In Newtonian physics and classical thermodynamics the laws that govern the behavior of single particles suffice for the study of assemblies of particles, but this “methodological bonus” comes with a cost, they are theories of equilibrium, and therefore do not apply to far-from-equilibrium systems. Equilibrium is a terminal state that is reached when all process have stopped. Biological and social systems are open systems that transition between different regimes, so non-stationarity and volatility have to be taken into account. The participants in economic systems are heterogeneous. They are equipped with different informational processing capabilities, different systems of belief and ways to internalize the world. Thus, their interactions may produce novel dynamics and patterns whose understanding lie outside the basic assumptions necessary to establish an equilibrium, such as perfect competition or perfect knowledge of all the participants. Participants in an economy cannot be merely averaged out as particles in a gas, as they try to adapt to complex, highly coupled and self-referential eco-systems. One unique stable equilibrium cannot be taken for granted, instead multiple equilibria and qualitative regime shifts are more realistic signatures of economic systems. Mathematical tractability, which is undoubtedly a good in itself, should not lead us to overlook this fact. In order to deal with instability-prone phenomena like increasing returns or leverage we may need to design new regulatory mechanisms other than homeostasis-based.

Perfectly rational maximizers

Selfishness is one of the most reliable characteristics of human beings, but that empirically testable statement does not preclude other forms of economic interaction. Human societies are based on large-scale cooperation among genetically unrelated individuals [9]. Darwin recognized early on that altruistic exchange was problematic for the theory natural selection. Social norms that favor cooperation should have been discounted by natural selection due to the reduced fitness of altruistic individuals. Group selection would endorse communities that contain altruist individuals; this would qualified cooperative groups for an adaptive advantage over groups of selfish individuals. However, groups with individuals prone to self-sacrifice for the common good would attract “free riders” that would join the group to benefit by the rest of the group without paying any of the costs. Furthermore if the free rider character were heritable they would become the fittest transforming an altruistic group into a parasitic one. Biologists have not reach a consensus about the legitimacy of group selection. Cultural group selection needs also to be considered, as cooperation in human societies is codified in social norms. Groups that enforce cooperative norms are more likely to prevail in-group conflicts [10]. Thus, human behavior can not be reduced to individual fitness maximization, they also cooperate in different ways, including reciprocal altruism [11], punishment-based altruism [12], reputation based altruism [13, 14], etc.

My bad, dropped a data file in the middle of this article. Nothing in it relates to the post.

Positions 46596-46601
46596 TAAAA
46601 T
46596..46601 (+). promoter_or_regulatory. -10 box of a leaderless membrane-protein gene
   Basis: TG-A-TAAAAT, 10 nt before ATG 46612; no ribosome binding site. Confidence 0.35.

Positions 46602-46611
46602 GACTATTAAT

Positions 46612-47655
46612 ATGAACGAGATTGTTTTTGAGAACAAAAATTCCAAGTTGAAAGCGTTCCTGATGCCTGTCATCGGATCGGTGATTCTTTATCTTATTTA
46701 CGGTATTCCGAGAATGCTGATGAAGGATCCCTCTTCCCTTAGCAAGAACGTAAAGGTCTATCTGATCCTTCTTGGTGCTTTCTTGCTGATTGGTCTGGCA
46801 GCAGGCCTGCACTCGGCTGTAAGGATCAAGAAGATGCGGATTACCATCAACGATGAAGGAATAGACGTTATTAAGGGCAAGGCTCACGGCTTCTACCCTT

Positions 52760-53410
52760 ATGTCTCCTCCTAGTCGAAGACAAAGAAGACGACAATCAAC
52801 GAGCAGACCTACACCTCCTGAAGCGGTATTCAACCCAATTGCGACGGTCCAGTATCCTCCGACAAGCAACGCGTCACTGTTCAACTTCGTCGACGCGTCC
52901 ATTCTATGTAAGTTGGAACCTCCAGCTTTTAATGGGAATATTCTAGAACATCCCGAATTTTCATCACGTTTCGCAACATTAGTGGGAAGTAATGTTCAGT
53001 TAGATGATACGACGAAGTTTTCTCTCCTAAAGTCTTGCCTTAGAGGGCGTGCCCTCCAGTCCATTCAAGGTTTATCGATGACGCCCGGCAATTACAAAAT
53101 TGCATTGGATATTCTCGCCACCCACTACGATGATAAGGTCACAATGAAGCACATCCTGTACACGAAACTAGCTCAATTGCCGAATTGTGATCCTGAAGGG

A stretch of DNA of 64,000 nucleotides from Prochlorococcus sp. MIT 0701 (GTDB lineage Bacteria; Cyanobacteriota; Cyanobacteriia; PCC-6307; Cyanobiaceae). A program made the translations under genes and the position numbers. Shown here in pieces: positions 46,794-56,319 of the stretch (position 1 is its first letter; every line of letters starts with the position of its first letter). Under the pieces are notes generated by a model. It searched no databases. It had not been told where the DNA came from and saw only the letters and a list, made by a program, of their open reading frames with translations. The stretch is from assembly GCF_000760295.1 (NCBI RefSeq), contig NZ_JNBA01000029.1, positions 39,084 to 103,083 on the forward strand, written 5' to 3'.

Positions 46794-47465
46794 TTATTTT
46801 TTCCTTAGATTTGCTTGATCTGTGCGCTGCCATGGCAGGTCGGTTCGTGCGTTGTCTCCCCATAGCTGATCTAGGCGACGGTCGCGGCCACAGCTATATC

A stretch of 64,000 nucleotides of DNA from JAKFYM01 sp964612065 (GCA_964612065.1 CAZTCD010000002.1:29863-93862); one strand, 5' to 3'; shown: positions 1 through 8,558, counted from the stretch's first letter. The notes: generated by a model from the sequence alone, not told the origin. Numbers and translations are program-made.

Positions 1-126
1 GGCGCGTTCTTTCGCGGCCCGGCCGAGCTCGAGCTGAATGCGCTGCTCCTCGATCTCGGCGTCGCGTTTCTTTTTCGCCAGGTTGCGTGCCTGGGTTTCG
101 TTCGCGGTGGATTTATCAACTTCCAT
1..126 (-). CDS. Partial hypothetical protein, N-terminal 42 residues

The egalitarian assumption that all the participants in an economic system are utility maximizers has a practical motivation; it likens economic modeling to an optimal problem. In doing so, no attention is paid to stability because optimal systems are in general stable [15]. From a control theory perspective the Keynesian and the Friedman-Lucas approaches share the idea of the omniscient controller. In a Keynesian’s stance, the state is the controller that aims to stabilize the system, and not the mere input as in, for example, deficit spending. On the other hand, the Friedman-Lucas approach relegates the state to a trivial role, that to provide a constant input e.g. money supply, in order to have n rather controllers than 1. However, in this decentralized approach, there is implicitly a controller—the economist- who defines the objective function: utility maximization, which is typically the wealth, or even better the logarithm of the wealth. Orthodox economic policies have a Panglossian view of economic participants with identical interests competing in the best possible world, which only exists in textbooks of macroeconomic modeling. We need to take a more realistic and honest view: decision makers behavior may largely deviate from optimal criteria, utility functions may not be computable, and people may make systematic errors in predicting the future driving the system to multiple equilibria and instability.

Criticisms to classical economics

While there is a clear perception at all levels in society that the world economy is in crisis, the economic predicament of the Washington consensus—unregulated global free markets- has not been effectively challenged. The flaws and pitfalls of classical economics succinctly described in the four above-mentioned points have been either amended or criticized from either adherents or critic of the Washington consensus. For example, causality in financial markets has been contested by the business magnate Soros with “reflexivity”-a two-way feedback mechanism in which economic facts e.g. stock prices, shape the agent’s thinking and economic facts are affected by the agent’s expectations [16]. Alan Greenspan, ex-chairman of the Federal Reserve of the United State, once a believer on the obsolescence of economic cycles in a new era of stable growth driven self regulated free markets, acknowledged later that this was a flawed belief [17]. However, new classical economics continue to be inescapable in university departments both in teaching and research. Furthermore, global centers of politic and economic power such as the World Bank or the IMF still endorse a body of economic theory that promotes minimal government intervention driven by fiscal responsibility and deficit reduction, mainly by means of spending cuts and consumption tax increases.